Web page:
Though wunderkammern and curiosity cabinets came too early in human history to feature cinematic wonders, it is the considered opinion of Joshua Avram & His Cabinet of Curiosities that the works of artists and naturalists like Tod Browning, Werner Herzog, and Sir David Attenborough would have been highly prized and greatly enjoyed by acquisitive collectors. The use of opium by decadent writers (who are of great interest to this site) and the concomitant hallucinations they experienced could also be seen as analogous to the vicarious and transportive pleasures of the cinema. In short, we consider the indulgence of a Film Reviews section in this online wunderkammer to be wholly justified, and disputers of our logic may go to Hell–which is the dysphemism we've fondly given to our demon-ridden Contact page.


Weird science fiction films, foreign films, and arthouse films will be the primary–but not exclusive–foci of this page. The current list of reviews will be updated periodically with new writings on obscure, noteworthy, or thought-provoking films in the above categories. Cinematic reflections may also appear in Joshua Avram's Literary & Pictorial Log of Naturalia & Artificialia, which catalogues in a desultory way all manner of things, from odd creatures and plants and the explorers who discovered them to obscure literature and authors.


3 Women

The dream-inspired culmination of Robert Altman’s string of ‘70s classics.


Japanese Story

Maudlin art-house weeper from Australia starring Toni Collette.


Mr. Klein

Joseph Losey directs a tale about moral apathy in the face of inevitable destruction.


The Son

From the Dardenne brothers comes a poignant tale of a carpentry instructor and his neck.


Stray Dog

An early film from Akira Kurosawa that anticipates his 1963 masterpiece High and Low.


Fausto 5.0

A pornographic theater troupe adapts the Faust legend.


The Leopard

Burt Lancaster gives one of cinema’s finest performances in Luchino Visconti’s masterpiece.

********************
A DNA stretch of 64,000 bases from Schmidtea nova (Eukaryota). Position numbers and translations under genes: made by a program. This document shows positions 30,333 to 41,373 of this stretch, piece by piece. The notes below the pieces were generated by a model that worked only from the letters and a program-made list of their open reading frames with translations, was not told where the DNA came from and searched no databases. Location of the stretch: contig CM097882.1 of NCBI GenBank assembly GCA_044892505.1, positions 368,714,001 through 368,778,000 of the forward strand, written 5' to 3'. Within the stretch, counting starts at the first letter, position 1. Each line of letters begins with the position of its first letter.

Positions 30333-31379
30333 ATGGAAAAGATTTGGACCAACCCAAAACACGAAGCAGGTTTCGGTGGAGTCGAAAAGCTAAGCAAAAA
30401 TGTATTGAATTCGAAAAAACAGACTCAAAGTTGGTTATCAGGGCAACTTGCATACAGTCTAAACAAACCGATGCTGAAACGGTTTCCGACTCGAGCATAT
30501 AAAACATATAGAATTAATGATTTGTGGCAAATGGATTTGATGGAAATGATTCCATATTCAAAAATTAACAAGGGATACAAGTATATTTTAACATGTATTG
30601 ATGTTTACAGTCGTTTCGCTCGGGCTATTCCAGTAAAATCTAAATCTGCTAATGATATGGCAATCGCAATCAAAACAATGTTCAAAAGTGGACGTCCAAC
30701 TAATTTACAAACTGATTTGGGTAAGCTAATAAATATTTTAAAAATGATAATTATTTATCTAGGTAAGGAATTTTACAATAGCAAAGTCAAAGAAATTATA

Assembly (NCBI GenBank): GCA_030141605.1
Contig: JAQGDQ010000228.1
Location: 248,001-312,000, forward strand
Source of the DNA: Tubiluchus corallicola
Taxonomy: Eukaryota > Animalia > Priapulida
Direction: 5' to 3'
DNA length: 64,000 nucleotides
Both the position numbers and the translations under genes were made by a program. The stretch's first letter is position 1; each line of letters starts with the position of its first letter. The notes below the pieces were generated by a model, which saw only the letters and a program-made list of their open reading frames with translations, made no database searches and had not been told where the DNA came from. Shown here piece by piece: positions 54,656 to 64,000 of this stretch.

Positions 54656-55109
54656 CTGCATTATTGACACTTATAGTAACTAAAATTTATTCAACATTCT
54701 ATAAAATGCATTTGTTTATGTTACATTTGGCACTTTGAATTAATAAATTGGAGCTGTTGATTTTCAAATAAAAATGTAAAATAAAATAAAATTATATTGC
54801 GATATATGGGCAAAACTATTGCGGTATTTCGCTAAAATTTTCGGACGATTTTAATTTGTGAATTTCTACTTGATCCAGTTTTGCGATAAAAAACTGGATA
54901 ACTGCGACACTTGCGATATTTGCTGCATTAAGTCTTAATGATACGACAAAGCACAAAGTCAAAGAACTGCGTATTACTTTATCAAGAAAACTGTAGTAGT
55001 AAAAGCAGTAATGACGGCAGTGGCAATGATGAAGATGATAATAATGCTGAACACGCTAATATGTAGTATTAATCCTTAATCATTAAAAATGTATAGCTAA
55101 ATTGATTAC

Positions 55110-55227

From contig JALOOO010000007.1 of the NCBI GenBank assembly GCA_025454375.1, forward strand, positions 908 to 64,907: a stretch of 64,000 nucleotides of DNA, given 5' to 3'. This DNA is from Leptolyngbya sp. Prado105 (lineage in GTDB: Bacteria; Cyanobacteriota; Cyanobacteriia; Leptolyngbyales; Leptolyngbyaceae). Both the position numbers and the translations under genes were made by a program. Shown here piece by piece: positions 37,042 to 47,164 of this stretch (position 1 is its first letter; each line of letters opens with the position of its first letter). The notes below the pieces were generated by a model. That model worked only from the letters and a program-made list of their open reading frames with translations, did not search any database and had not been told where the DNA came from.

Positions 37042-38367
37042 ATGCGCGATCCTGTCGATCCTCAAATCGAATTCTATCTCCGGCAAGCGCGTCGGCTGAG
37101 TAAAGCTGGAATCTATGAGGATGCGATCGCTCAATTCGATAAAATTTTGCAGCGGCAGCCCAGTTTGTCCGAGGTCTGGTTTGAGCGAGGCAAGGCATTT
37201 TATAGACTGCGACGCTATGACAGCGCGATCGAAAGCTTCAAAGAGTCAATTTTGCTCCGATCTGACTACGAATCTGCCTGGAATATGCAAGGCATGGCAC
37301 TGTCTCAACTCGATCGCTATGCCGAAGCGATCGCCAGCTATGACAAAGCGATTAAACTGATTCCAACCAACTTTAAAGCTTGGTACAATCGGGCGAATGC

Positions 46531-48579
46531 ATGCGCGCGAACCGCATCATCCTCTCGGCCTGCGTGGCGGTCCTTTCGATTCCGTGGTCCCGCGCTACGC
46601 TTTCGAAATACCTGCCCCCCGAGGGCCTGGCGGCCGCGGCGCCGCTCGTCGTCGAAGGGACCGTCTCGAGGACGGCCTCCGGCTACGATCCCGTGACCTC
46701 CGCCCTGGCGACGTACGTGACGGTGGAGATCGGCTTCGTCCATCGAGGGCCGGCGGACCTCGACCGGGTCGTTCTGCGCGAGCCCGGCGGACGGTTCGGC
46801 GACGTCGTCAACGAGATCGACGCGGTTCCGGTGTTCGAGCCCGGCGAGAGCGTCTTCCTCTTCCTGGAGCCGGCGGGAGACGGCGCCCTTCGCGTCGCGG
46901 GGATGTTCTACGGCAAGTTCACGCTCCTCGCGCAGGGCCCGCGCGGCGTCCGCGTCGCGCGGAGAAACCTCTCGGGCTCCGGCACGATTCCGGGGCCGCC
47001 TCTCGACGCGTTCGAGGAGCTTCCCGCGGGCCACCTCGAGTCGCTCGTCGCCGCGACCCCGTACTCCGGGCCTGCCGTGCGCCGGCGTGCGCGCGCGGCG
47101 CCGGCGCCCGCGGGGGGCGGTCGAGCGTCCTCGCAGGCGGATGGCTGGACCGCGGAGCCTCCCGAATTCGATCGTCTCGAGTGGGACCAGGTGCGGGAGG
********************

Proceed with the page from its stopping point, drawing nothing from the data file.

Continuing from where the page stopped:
City of God

Fernando Meirelles refashions DePalma and Scorsese in the slums of Rio.


Mamma Roma

“O flower of shit”: the earthiness of Anna Magnani and Pier Paolo Pasolini.


The Celebration

Thomas Vinterberg’s wickedly funny tale of sexual abuse disclosed at a family reunion.


Crimson Gold

The capitalist strivings of an Iranian pizza delivery man.


Port of Shadows

The poetic realism of Marcel Carne, Jacques Prevert, and Jean Gabin.



Calling it a guilty pleasure would imply a sense of shame.


Millennium Mambo

Hou Hsiao-hsien goes contemporary -kind of- in a future-narrated tale of lost time.


I Vitelloni

A middling work from Fellini that nonetheless inspired Scorsese's Mean Streets.


Spring, Summer, Fall, Winter…and Spring

A “Buddhist” film from Korean director Kim Ki-Duk that just kind of… exists.



Mario van Peebles tells the story of his father’s X-rated independent hit.


THX 1138

George Lucas decides that his 1984 would be a better film if it had digital monkeys.


Young Adam

Ewan McGregor, Tilda Swinton, and Peter Mullan in a tale of sex and sociopathy.



Roman Polanski tries to adapt Thomas Hardy’s classic novel.


The Mother

James Bond gets it on with a 60-something grandmother in a provocative, intelligent film.


I'm Not Scared & Intermission

A pair of derivative films that deserve neither your time nor your attention.


The Return

An elegant, moody Russian film from first-time director Andrei Zvyagintsev.


Eyes Without a Face

Georges Franju’s lurid yet understated horror classic about face transplantation.


The Saddest Music in the World

Critical darling Guy Maddin leaves me cold - again.



A silly but visually interesting morality play that concludes in a carnivalesque Buddhist hell.


The Piano Tuner of Earthquakes

The Brothers Quay somehow make curiosity cabinets kind of boring.